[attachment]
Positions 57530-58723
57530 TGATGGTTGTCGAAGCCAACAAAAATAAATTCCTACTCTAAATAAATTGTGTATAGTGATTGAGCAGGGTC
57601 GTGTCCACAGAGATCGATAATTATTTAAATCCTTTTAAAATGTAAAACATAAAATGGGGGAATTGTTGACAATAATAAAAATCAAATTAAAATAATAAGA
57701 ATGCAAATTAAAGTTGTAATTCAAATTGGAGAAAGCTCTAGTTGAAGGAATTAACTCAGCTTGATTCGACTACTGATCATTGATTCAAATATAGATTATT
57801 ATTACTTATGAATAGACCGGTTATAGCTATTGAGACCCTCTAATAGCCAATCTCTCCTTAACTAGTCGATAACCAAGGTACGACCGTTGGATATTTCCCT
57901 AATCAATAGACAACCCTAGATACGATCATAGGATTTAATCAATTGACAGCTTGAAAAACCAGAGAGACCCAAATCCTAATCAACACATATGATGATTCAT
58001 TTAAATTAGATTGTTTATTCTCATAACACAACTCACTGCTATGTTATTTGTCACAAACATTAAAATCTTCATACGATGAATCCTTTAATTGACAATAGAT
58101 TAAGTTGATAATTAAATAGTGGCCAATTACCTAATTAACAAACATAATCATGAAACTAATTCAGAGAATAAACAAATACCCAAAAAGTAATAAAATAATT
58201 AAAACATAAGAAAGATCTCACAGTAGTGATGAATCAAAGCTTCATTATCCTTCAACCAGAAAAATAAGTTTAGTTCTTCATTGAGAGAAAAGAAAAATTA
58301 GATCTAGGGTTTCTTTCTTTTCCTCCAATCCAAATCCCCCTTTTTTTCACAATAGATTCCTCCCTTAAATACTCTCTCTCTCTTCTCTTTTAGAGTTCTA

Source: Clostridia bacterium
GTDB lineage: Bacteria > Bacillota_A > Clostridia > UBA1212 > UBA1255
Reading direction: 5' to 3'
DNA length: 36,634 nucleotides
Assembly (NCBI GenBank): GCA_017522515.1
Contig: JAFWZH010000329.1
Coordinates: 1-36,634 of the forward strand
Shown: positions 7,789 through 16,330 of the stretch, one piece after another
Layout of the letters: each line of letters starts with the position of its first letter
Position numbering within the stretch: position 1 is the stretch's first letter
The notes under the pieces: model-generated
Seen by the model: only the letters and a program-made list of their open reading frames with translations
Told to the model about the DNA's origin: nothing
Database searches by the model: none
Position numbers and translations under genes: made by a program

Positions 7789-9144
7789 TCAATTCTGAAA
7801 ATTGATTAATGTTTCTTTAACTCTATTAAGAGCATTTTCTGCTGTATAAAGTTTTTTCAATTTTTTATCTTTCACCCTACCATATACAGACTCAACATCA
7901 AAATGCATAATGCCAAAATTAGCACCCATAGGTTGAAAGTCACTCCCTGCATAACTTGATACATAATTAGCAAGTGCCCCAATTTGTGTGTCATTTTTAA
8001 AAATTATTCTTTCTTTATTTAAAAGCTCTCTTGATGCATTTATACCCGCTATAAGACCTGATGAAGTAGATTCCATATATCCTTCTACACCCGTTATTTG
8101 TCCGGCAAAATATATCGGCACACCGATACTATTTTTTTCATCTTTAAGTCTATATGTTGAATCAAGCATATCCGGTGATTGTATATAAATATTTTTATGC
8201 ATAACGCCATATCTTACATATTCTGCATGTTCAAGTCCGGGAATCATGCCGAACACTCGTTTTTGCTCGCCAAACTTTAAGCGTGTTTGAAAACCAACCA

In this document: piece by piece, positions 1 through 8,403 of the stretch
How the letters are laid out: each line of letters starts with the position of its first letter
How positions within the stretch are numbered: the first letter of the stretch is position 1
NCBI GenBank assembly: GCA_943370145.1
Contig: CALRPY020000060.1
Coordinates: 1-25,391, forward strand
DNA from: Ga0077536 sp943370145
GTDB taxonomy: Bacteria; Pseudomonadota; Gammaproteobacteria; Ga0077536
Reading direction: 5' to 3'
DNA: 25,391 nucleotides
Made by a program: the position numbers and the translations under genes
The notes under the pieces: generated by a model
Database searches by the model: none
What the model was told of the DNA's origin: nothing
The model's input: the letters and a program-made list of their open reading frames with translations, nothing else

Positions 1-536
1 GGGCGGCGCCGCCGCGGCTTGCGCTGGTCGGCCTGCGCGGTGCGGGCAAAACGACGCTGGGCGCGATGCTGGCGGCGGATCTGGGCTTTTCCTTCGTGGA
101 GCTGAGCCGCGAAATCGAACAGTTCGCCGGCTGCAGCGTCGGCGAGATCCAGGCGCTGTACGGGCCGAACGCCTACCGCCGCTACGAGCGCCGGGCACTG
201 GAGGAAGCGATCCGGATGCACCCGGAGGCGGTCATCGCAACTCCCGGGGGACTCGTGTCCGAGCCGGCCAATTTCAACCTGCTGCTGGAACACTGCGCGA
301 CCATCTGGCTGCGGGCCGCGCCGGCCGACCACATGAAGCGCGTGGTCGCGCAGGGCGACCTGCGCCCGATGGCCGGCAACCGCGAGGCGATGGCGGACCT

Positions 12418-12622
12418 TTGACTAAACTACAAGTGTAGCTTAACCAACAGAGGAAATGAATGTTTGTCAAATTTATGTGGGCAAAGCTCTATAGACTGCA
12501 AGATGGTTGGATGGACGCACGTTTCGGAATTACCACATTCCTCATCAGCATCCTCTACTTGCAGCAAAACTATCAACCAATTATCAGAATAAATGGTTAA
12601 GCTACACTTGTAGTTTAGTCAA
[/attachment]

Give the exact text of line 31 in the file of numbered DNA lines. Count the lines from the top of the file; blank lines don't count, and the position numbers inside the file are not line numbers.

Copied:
8101 TCCGGCAAAATATATCGGCACACCGATACTATTTTTTTCATCTTTAAGTCTATATGTTGAATCAAGCATATCCGGTGATTGTATATAAATATTTTTATGC